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Cook v. Depingre

Court of Appeal of Louisiana, Second Circuit

January 14, 2015

CANDACE COOK, Plaintiff-Appellant

Appealed from the Twenty-Sixth Judicial District Court for the Parish of Webster, Louisiana. Trial Court No. 72912. Honorable Allen Parker Self, Jr., Judge.



HOLLIS STILES, Appellee, In Proper Person.

LISA STILES, Appellee, In Proper Person.




Page 915

[49,527 La.App. 2 Cir. 1] WILLIAMS, J.

The plaintiff, Candace Cook, appeals a summary judgment in favor of the defendant, KaJohn Oil, L.L.C. The district court found that there was no showing that the landowner possessed actual knowledge of the dangerous animal. For the following reasons, we affirm.


In March 2012, the plaintiff, Candace Cook, worked as a waitress at KK's Restaurant, which was owned and operated by the defendant, KaJohn Oil, L.L.C. (" KaJohn" ). Benny Depingre is the managing member of KaJohn. In addition to the restaurant, KaJohn operated a truck stop, gas station and convenience store on the property. KaJohn also was the owner and lessor of a house located adjacent to the parking lot behind the businesses. The co-defendants, Hollis Stiles and his wife, Lisa Stiles, rented the house and owned a dog named " Max." Lisa Stiles is a cousin of Candace Cook. During a break from work, Cook and her boyfriend walked across the parking lot to visit her cousin. As Cook approached the house, she saw the dog chained to a pole in the yard and

Page 916

Hollis was standing outside with his foot on the dog's chain. The dog was barking and growling at Cook and her boyfriend. As they passed, the dog rushed forward and bit Cook on the left thigh, causing an injury.

The plaintiff filed a petition for damages against the defendants, Benny Depingre and Hollis Stiles. Plaintiff later filed an amended petition adding KaJohn and Lisa Stiles as defendants. Depingre was later dismissed from the lawsuit. KaJohn then filed a motion for summary judgment on the grounds that there was no evidence that Depingre or KaJohn's employees [49,527 La.App. 2 Cir. 2] had actual knowledge of the presence of a dangerous dog on the leased premises. After a hearing, the district court found that the plaintiff failed to show evidence that KaJohn possessed actual knowledge of the dangerous animal on the premises. The court rendered summary judgment in favor of KaJohn. The plaintiff appeals the judgment.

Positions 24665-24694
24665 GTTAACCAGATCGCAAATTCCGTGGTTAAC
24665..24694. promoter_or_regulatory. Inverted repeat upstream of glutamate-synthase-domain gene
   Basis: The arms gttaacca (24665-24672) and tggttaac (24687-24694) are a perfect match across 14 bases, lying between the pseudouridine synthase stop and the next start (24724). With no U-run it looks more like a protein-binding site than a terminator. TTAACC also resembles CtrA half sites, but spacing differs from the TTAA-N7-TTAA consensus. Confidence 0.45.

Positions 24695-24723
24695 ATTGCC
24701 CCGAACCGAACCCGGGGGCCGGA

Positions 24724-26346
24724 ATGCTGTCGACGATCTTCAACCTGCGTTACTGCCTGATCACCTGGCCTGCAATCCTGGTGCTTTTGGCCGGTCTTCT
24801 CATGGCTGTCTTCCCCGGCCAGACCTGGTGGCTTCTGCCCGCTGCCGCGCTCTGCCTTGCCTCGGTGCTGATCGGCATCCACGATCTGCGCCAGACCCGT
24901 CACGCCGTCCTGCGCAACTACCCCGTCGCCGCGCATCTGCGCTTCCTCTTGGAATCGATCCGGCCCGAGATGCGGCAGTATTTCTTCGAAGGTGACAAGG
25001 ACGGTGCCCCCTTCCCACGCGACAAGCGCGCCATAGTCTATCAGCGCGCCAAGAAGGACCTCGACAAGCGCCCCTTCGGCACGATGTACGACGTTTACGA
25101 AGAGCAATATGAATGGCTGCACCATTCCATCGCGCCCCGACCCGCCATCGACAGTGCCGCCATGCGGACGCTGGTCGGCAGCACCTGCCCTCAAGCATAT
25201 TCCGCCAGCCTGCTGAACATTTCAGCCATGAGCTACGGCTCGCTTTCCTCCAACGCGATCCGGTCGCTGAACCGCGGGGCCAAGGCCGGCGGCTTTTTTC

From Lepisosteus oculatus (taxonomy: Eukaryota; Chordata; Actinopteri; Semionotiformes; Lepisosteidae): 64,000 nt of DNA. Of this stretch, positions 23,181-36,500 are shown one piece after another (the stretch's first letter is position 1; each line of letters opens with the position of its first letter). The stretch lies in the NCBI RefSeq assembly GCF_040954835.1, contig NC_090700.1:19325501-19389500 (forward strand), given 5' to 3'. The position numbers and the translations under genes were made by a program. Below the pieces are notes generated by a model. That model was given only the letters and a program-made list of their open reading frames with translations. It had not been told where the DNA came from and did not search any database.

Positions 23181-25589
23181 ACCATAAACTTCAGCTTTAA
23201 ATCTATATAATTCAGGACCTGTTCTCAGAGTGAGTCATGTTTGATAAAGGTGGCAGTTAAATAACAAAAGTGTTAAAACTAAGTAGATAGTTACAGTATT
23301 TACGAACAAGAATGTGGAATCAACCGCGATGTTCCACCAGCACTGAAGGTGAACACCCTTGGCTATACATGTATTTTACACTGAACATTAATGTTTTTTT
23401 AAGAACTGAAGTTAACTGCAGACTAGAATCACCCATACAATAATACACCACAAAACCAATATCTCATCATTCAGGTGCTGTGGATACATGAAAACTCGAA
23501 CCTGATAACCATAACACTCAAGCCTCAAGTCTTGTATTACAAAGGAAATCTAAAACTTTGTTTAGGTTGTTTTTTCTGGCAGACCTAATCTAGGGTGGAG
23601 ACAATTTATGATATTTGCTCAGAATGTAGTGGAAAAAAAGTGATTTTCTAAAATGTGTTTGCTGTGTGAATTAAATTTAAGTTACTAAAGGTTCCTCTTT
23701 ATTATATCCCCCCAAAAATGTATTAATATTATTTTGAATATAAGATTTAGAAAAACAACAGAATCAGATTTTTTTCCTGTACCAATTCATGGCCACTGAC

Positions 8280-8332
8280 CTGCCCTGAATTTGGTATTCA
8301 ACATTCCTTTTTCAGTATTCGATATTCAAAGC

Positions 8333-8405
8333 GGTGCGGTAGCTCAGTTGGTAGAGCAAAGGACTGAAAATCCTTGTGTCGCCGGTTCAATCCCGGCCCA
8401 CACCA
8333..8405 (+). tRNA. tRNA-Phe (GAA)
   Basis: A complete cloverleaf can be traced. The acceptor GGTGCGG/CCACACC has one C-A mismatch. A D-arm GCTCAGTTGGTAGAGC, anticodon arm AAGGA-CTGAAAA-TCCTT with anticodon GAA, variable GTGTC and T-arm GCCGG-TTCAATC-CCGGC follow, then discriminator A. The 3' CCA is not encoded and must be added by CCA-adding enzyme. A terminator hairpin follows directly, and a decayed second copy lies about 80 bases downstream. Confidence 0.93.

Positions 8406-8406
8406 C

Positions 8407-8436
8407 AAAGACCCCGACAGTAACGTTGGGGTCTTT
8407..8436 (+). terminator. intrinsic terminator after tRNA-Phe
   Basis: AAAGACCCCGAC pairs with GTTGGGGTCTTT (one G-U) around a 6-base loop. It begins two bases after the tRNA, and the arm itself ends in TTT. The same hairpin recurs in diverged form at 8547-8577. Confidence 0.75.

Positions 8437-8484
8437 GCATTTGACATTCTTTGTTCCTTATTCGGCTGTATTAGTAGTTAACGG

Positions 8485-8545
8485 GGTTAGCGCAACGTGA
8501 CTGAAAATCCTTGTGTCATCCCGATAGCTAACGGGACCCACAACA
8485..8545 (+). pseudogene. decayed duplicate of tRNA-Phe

The plaintiff contends the district court erred in granting KaJohn's motion for summary judgment. Plaintiff argues that there is a genuine issue of material fact as to whether the lessor, KaJohn, possessed actual knowledge that the dog at the leased premises was dangerous.

To determine liability in a negligence case, we apply the duty-risk analysis, which requires the plaintiff to prove that the defendant's conduct was a cause-in-fact of the resulting harm, that defendant owed a duty of care to the plaintiff, that the duty was breached and that the risk of harm was within the scope of protection afforded by the duty breached. Roberts v. Benoit, 605 So.2d 1032 (La. 1991); St. Hill v. Tabor, 542 So.2d 499 (La. 1989). Duty is defined as the obligation to conform to the standard of conduct associated with a reasonable person in like circumstances. Wiley v. Sanders, 34,923 (La.App. 2d Cir. 8/22/01), 796 So.2d 51.

Although a landlord is strictly liable for injuries caused by vices or defects of his building, he is not liable to a third person for injury caused by his lessee's animal. The strict liability of the animal owner under LSA-C.C. art. 2321 cannot be imputed to a nonowner. Turnbow v. Wye Electric, Inc., 38,948 (La.App. 2d Cir. 9/22/04), 883 So.2d 469; Murillo v. Hernandez, [49,527 La.App. 2 Cir. 3] 00-1065 (La.App. 5th Cir. 10/31/00), 772 So.2d 868. A lessor or landowner may be found liable in negligence for injuries caused by a tenant's dog only when the record shows that the lessor or landlord possessed actual knowledge of the animal's vicious propensity. Odom v. Fair, 49,274 (La.App. 2d Cir. 8/20/14), 147 So.3d 1215; Turnbow, supra ; Murillo, supra.

Summary judgment shall be rendered if the pleadings, depositions, answers to interrogatories and admissions on file, together with any affidavits, show there is no genuine issue as to material fact and that the mover is entitled to judgment as a matter of law. LSA-C.C.P. art. 966(B). The burden of proof remains with the mover. However, if the mover will not bear the burden of proof at trial on the matter before the court, then the mover is not required to negate every essential element of the adverse party's claim, action or defense; rather, the mover must point out to the court the absence of factual support for one or more elements essential to the adverse party's claim or defense. If the adverse party fails to produce factual support to show that he will be able to satisfy his evidentiary burden of proof at trial, then there is no genuine issue of material fact. LSA-C.C.P. art. 966(C).